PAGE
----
Fujifilm XP120 vs Sony RX100 IV
The Fujifilm FinePix XP120 and the Sony Cyber-shot DSC-RX100 IV are two digital cameras that were revealed to the public, respectively, in January 2017 and June 2015. Both the XP120 and the RX100 IV are fixed lens compact cameras that are based on a 1/2.3-inch (XP120) and an one-inch (RX100 IV) sensor. The Fujifilm has a resolution of 15.9 megapixels, whereas the Sony provides 20 MP.
Below is an overview of the main specs of the two cameras as a starting point for the comparison.
Going beyond this snapshot of core features and characteristics, what are the differences between the Fujifilm FinePix XP120 and the Sony Cyber-shot DSC-RX100 IV? Which one should you buy? Read on to find out how these two cameras compare with respect to their body size, their imaging sensors, their shooting features, their input-output connections, and their reception by expert reviewers.
The physical size and weight of the Fujifilm XP120 and the Sony RX100 IV are illustrated in the side-by-side display below. The two cameras are presented according to their relative size. Three consecutive perspectives from the front, the top, and the back are available. All size dimensions are rounded to the nearest millimeter.
The XP120 can be obtained in three different colors (blue, yellow, green), while the RX100 IV is only available in black.
If the front view area (width x height) of the cameras is taken as an aggregate measure of their size, the Sony RX100 IV is notably smaller (24 percent) than the Fujifilm XP120. However, the RX100 IV is substantially heavier (47 percent) than the XP120. It is worth mentioning in this context that the XP120 is splash and dust resistant, while the RX100 IV does not feature any corresponding weather-sealing. More than that, the XP120 is water-proof up to 20m and can, thus, be used for underwater photography.
Concerning battery life, the XP120 gets 210 shots out of its NP-45S battery, while the RX100 IV can take 280 images on a single charge of its NP-BX1 power pack. The battery packs of both cameras can be charged via USB, which can be very convenient when travelling.
The adjacent table lists the principal physical characteristics of the two cameras alongside a wider set of alternatives. If you would like to visualize and compare a different camera combination, you can navigate to the CAM-parator app and make your selection from a broad list of cameras there.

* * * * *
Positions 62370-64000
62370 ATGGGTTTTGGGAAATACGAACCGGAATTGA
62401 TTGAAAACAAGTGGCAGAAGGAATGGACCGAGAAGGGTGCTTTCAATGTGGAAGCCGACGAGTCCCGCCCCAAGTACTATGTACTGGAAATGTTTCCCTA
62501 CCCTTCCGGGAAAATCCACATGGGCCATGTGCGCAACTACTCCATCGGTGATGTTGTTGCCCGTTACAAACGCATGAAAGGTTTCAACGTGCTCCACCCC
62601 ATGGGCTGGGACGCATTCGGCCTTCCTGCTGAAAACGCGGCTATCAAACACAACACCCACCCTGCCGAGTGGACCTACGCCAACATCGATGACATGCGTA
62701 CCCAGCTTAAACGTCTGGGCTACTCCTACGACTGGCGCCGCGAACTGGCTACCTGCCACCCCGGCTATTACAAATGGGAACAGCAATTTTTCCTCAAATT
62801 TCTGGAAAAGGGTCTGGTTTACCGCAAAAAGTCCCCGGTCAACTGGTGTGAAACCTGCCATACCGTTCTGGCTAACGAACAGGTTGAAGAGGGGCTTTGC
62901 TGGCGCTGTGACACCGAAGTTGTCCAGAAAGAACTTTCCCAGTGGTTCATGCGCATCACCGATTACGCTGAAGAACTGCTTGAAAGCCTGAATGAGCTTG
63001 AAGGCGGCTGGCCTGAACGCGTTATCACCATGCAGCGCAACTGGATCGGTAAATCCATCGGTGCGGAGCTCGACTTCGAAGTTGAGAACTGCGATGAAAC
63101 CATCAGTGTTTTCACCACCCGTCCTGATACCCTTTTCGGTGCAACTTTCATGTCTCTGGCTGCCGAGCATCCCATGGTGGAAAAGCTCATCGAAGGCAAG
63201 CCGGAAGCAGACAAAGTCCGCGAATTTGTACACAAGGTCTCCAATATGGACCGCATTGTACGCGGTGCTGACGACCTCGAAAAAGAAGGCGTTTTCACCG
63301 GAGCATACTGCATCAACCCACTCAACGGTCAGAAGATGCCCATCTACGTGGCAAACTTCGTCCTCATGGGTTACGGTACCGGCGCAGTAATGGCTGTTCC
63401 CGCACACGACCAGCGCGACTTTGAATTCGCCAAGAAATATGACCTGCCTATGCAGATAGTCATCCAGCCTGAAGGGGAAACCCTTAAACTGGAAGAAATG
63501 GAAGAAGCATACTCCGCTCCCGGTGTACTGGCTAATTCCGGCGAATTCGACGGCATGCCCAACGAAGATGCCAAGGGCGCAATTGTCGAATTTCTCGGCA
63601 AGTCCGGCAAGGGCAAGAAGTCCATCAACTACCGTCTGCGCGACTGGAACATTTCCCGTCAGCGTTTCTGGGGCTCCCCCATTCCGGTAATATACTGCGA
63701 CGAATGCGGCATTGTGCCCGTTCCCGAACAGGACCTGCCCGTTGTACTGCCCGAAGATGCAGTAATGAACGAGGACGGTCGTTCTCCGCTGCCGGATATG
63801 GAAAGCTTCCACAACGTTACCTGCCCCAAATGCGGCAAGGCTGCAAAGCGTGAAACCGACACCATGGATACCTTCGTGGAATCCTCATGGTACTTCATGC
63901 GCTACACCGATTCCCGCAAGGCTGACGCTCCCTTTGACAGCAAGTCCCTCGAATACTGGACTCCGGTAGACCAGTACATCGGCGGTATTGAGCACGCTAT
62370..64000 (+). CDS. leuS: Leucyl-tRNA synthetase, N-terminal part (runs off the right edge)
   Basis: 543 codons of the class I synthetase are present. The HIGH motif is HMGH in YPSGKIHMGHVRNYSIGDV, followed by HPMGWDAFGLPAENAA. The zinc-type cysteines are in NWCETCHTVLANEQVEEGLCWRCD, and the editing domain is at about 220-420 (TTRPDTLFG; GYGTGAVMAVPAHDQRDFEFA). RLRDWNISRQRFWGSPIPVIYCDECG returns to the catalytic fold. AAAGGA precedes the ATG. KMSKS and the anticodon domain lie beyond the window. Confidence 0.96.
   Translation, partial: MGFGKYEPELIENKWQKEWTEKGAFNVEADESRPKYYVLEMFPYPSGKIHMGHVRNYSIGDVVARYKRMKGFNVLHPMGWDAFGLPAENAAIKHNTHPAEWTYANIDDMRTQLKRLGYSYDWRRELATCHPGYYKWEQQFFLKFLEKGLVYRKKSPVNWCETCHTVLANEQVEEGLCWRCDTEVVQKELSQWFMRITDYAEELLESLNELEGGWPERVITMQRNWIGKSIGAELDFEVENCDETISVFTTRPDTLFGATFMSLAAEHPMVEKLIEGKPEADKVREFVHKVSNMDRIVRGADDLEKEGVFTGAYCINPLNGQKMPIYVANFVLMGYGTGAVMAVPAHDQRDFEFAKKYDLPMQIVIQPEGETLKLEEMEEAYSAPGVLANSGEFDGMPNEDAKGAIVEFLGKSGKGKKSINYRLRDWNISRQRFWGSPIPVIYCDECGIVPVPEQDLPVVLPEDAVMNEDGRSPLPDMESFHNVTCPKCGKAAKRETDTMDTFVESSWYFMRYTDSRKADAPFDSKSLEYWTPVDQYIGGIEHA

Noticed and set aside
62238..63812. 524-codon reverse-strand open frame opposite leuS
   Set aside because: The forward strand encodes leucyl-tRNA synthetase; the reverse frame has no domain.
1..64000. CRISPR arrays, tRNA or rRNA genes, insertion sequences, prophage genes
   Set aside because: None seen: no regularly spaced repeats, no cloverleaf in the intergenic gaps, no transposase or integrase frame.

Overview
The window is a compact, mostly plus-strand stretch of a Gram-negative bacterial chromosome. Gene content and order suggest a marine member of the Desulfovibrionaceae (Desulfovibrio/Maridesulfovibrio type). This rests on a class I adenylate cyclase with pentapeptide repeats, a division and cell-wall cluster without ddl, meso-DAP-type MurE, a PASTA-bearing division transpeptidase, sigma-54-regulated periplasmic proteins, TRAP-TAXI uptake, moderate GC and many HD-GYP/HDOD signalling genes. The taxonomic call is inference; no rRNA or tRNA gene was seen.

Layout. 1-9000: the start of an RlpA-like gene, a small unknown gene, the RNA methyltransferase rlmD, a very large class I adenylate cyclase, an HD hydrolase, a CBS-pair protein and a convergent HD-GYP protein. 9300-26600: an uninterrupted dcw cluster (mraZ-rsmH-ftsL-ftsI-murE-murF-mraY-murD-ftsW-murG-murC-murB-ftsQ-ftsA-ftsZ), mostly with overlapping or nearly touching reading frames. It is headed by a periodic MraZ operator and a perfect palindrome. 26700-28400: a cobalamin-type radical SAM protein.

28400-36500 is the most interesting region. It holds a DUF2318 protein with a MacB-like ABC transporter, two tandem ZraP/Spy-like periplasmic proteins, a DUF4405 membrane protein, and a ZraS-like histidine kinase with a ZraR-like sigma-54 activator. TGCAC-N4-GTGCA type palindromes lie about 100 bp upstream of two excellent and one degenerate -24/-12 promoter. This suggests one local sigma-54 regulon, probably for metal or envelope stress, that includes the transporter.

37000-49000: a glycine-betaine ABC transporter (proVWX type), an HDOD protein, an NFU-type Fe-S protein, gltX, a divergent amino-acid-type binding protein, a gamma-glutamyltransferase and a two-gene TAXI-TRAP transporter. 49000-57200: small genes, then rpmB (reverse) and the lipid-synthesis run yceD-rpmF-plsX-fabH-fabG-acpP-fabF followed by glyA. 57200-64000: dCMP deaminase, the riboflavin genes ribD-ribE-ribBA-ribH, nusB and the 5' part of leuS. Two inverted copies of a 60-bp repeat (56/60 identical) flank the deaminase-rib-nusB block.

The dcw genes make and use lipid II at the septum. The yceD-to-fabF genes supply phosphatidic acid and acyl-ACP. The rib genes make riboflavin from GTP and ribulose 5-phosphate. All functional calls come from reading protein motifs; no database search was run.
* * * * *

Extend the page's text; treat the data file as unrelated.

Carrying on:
|1.||Fujifilm XP120||110 mm||71 mm||28 mm||203 g||210||Y||Jan 2017||229||ebay.com|
|2.||Sony RX100 IV||102 mm||58 mm||41 mm||298 g||280||n||Jun 2015||999||ebay.com|
|3.||Canon SX620||97 mm||57 mm||28 mm||182 g||295||n||May 2016||279||amazon.com|
|4.||Canon G7 X||103 mm||60 mm||40 mm||304 g||210||n||Sep 2014||699||ebay.com|
|5.||Fujifilm XP140||110 mm||71 mm||28 mm||207 g||240||Y||Feb 2019||229||amazon.com|
|6.||Fujifilm XP130||110 mm||71 mm||28 mm||207 g||240||n||Jan 2018||229||ebay.com|
|7.||Nikon W300||112 mm||66 mm||29 mm||231 g||280||Y||May 2017||389||amazon.com|
|8.||Olympus TG-5||113 mm||66 mm||32 mm||250 g||340||Y||May 2017||449||ebay.com|
|9.||Olympus TG-4||112 mm||66 mm||31 mm||247 g||380||Y||Apr 2015||379||ebay.com|
|10.||Panasonic FZ1000||137 mm||99 mm||131 mm||831 g||360||n||Jun 2014||899||ebay.com|
|11.||Ricoh WG-60||123 mm||62 mm||30 mm||193 g||300||Y||Oct 2018||279||ebay.com|
|12.||Sony RX100 VII||102 mm||58 mm||43 mm||302 g||260||n||Jul 2019||1,199||amazon.com|
|13.||Sony HX99||102 mm||58 mm||36 mm||242 g||370||n||Aug 2018||449||amazon.com|
|14.||Sony HX95||102 mm||58 mm||36 mm||242 g||370||n||Aug 2018||429||amazon.com|
|15.||Sony WX800||102 mm||58 mm||36 mm||233 g||370||n||Oct 2018||399||ebay.com|
|16.||Sony RX100 V||102 mm||58 mm||41 mm||299 g||220||n||Oct 2016||999||ebay.com|
|17.||Sony RX100 III||102 mm||58 mm||41 mm||290 g||320||n||May 2014||799||ebay.com|
|Note: Measurements and pricing do not include easily detachable parts, such as add-on or interchangeable lenses or optional viewfinders.|